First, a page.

The ANS has two primary modes/branches, only one or the other will be active: the sympathetic, which controls states of fight/flight, and the parasympathetic, which turns on the "rest and digest" and "feed and breed" states of being. The parasympathetic is the system we activate via the Vagus nerve in meditation. We are basically "hacking" our own bodily systems in this way, even with simple breathing practice, as we take partial control of respiratory rate by the mere act of being mindful of breathing. As we "breath in calming bodily fabrications, and breath out calming bodily fabrications", this kicks off a chain reaction telling the mind that the body is calm, and thereby calming the mind: it's a big fat feedback loop, starting with the mental intention to breathe ... "sensitive to the entire body" and .. "calming bodily fabrications", but by doing so, calming the mind too.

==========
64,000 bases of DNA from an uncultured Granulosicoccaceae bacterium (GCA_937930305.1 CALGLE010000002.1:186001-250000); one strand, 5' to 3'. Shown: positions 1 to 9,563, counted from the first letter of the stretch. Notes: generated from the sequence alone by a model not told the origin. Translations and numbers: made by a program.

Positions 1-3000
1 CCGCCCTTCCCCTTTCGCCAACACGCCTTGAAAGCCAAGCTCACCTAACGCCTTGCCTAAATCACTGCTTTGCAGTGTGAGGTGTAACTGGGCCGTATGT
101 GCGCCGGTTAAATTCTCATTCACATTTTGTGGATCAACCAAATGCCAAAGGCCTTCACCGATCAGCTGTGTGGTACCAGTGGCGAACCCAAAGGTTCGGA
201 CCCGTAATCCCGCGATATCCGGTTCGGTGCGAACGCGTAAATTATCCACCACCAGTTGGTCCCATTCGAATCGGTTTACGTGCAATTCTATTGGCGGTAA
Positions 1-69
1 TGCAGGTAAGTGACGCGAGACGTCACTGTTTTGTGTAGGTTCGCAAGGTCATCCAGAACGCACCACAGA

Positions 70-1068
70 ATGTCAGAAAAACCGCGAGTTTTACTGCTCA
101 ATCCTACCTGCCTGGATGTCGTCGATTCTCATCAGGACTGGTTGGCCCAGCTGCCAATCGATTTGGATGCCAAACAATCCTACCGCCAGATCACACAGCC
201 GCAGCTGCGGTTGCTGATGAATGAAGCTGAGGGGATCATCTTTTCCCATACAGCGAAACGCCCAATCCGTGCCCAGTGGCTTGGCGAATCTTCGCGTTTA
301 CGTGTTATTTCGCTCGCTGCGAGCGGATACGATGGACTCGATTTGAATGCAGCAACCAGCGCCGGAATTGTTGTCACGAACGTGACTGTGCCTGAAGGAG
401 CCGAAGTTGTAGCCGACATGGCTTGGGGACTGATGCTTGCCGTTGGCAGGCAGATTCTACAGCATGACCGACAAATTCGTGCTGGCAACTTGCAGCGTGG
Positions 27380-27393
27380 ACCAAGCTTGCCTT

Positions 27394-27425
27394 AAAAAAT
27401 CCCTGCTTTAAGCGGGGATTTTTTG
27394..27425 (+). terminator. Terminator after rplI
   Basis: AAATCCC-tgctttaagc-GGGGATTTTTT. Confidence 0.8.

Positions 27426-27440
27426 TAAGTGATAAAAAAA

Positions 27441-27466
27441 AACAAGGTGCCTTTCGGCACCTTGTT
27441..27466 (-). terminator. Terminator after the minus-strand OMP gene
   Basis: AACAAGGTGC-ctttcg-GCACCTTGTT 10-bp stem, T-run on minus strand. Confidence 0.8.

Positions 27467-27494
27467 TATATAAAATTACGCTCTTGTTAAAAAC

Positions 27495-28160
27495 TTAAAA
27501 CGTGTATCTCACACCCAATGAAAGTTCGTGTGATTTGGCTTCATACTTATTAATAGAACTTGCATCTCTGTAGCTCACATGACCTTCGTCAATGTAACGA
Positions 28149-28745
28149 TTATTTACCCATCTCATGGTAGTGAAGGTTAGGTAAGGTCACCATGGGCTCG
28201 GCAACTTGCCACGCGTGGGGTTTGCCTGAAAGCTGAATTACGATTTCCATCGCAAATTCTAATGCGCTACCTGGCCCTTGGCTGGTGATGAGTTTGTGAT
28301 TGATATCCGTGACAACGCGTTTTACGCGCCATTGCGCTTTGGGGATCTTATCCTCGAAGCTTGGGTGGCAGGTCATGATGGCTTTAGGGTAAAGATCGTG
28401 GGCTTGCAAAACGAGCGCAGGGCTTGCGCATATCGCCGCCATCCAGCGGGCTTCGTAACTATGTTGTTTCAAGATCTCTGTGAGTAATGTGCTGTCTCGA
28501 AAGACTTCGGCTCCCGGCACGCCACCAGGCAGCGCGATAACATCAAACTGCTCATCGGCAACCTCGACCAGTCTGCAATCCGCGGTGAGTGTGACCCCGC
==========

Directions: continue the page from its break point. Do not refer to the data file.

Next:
The ANS ... "largely acts unconsciously". However, as we know, and with practice, that which is subconscious/unconscious can be brought into consciousness. I have long argued the Vagus nerve is of very great importance in how meditation translates into changes in the bodymind. I think the above information shows how that works in basic physiological terms and with the most fundamental aspects of homeostasis (the networks are a bit more complicated but this isn't meant to be a full-on biology lesson, so I'll leave it there).